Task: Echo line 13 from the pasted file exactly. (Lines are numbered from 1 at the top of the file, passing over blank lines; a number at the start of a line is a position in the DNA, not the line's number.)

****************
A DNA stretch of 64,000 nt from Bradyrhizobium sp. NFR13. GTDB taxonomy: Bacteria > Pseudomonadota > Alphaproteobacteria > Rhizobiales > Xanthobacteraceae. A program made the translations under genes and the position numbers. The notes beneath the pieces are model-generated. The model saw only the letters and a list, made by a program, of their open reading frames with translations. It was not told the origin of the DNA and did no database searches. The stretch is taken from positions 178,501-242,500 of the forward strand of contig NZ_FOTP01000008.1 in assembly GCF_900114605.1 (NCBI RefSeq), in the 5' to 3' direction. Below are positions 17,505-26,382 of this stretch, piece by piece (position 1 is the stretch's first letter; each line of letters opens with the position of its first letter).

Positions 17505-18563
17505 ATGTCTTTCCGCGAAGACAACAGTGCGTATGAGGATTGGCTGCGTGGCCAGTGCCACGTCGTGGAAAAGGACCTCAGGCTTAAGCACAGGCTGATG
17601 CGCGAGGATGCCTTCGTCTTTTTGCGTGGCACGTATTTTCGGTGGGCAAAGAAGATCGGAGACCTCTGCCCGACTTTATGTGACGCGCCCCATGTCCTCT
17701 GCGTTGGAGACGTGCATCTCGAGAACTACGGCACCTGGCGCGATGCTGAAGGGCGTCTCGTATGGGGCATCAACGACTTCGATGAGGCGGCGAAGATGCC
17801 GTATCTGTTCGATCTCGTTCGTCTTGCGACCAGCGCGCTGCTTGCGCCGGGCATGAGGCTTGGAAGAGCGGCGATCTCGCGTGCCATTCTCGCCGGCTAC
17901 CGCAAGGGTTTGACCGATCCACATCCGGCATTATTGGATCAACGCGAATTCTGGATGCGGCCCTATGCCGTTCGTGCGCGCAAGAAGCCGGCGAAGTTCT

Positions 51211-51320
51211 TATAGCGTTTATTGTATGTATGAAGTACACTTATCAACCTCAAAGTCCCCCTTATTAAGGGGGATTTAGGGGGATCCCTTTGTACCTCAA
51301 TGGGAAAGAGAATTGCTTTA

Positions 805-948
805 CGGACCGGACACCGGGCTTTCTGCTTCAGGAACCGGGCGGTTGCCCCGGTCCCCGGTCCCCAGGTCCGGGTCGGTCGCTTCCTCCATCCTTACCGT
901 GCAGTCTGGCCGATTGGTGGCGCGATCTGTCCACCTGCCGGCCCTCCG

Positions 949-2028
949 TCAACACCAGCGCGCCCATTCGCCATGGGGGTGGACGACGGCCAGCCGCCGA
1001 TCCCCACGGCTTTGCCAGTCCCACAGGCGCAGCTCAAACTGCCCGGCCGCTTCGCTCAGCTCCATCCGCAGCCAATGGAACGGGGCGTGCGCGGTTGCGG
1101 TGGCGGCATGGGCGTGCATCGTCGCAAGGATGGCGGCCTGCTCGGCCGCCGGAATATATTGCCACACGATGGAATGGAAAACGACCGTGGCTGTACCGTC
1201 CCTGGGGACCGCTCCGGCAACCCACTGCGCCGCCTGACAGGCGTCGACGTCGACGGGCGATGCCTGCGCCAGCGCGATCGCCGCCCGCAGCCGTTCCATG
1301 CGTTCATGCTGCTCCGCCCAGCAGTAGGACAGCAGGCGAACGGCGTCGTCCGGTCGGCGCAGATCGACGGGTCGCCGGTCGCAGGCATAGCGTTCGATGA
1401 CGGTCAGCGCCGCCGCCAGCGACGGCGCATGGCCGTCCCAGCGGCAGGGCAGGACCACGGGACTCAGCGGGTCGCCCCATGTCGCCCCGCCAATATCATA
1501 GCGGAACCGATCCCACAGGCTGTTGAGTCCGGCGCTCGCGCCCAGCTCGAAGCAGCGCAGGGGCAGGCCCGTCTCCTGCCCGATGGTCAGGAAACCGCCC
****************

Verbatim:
901 GCAGTCTGGCCGATTGGTGGCGCGATCTGTCCACCTGCCGGCCCTCCG